As for me, I don’t delude myself that I was anything other than a minor figure in the 80’s small press scene, but I am always very pleased when I learn that someone has kept their collection of Ugly Mugs all those years. That said, I’m more interested today in looking forward.
ZL – I guess the big question is, why did you come back and why now?
HR – Well, partly because I only got to publish the first four chapters of Ed’s Saga of the Scroll epic, and there were eight more episodes to go, six now. (Ed gave up waiting, understandably, and published the complete story some years ago, although with his blessing I intend to continue serialising it, meaning there should be 12 issues of Ugly Mug at least).
As far as my own comics went, it always felt like unfinished business. But it was a long process getting back to it, way too long really. I was seriously missing art after a few years at university, so I packed off for a month to the Cyprus School of Art Summer School to try to get the creative juices going again. As I discovered, that ‘summer school’ mainly involved hanging around with naked women, riding scooters around town on a fake licence and drinking Keo beer, all of which was a lot of fun, but no art was being produced. I can’t blame it all on the distractions – I was too bogged down in trying to find the perfect idea to work on.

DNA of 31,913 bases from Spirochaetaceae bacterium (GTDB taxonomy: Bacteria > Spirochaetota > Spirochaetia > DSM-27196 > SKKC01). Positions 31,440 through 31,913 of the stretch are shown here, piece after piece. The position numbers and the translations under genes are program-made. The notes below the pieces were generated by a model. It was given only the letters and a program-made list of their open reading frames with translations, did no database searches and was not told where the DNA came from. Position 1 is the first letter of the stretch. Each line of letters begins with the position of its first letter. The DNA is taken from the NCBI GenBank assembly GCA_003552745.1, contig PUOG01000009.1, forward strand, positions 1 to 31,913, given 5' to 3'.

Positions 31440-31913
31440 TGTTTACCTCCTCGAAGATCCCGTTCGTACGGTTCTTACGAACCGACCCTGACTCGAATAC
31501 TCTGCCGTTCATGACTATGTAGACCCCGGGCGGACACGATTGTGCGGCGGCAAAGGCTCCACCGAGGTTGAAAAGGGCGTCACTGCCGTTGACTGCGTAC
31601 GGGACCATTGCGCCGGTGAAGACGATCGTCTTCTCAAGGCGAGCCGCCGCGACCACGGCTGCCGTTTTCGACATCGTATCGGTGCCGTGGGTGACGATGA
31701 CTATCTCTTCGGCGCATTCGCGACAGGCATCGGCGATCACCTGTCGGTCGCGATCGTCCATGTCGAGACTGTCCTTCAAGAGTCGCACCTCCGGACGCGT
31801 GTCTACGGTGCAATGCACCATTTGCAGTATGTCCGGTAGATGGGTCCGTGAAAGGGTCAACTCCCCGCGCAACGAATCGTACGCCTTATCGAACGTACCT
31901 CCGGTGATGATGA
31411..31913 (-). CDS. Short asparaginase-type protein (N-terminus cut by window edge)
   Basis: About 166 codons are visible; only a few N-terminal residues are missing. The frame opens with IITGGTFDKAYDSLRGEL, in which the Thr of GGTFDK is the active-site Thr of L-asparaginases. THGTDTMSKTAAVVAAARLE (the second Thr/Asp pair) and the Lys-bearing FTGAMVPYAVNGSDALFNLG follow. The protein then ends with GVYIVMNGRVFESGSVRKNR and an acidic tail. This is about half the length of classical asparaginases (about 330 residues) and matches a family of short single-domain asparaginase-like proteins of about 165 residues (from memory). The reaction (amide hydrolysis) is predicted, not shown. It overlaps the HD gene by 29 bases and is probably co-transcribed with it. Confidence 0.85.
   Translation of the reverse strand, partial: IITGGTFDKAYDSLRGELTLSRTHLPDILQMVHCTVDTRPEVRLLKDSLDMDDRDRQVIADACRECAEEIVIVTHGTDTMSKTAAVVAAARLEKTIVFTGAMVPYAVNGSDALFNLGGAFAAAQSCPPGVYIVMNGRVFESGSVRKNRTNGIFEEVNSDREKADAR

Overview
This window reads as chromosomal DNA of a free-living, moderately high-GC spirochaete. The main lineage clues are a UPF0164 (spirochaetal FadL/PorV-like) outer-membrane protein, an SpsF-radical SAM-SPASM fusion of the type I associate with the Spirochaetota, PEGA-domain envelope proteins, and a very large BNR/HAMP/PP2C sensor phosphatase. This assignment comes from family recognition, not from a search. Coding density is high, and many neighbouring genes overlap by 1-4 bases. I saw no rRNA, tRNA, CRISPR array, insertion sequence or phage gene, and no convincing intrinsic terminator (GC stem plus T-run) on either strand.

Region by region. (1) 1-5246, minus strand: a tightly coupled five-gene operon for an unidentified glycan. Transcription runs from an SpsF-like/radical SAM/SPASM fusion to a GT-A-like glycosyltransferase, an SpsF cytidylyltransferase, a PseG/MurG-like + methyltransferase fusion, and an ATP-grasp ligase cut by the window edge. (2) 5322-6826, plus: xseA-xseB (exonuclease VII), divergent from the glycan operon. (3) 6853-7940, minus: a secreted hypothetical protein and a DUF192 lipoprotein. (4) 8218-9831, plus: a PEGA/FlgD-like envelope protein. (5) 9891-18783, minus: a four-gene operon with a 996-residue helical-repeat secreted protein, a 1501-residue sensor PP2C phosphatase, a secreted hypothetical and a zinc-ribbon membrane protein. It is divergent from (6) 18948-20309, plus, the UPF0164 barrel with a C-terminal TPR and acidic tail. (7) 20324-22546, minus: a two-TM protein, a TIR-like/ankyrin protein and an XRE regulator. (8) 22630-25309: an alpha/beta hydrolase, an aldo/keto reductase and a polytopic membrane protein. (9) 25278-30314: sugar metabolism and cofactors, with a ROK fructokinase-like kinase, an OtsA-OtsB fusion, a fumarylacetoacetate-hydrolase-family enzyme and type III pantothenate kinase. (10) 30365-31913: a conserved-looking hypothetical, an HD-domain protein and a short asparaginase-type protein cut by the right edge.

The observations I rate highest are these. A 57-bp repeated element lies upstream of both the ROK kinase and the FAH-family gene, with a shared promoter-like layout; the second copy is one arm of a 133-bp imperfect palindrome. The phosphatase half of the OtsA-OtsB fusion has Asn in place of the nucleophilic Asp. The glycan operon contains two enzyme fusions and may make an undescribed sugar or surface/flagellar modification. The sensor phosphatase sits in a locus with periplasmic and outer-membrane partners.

When I got back to England I thought ‘this is ridiculous’ and started keeping sketchbooks, working rapidly and not caring too much about the result, just drawing whatever I was interested in (predominantly, but not exclusively, women). I had a full-time job and had to fit this in wherever I could – so for example I sketched fellow commuters on the tube journey to work, trying to draw everyone in the carriage before they or I got off. (I highly recommend that as a way to learn to draw people quickly, if not accurately.) And at home I drew from whatever printed material was around the house, mainly Sunday magazines and fashion supplements. I know that drawing from photos is considered to be bad form for artists, but if you approach it with a certain amount of irreverence and spontaneity, I think you can learn a lot about how to convey personality and draw clothes and the like.
Over time I got looser and looser in my sketches and began treating my source material as a springboard. I developed some intuitive techniques for abstracting drawings until unexpected and interesting results would appear on the page.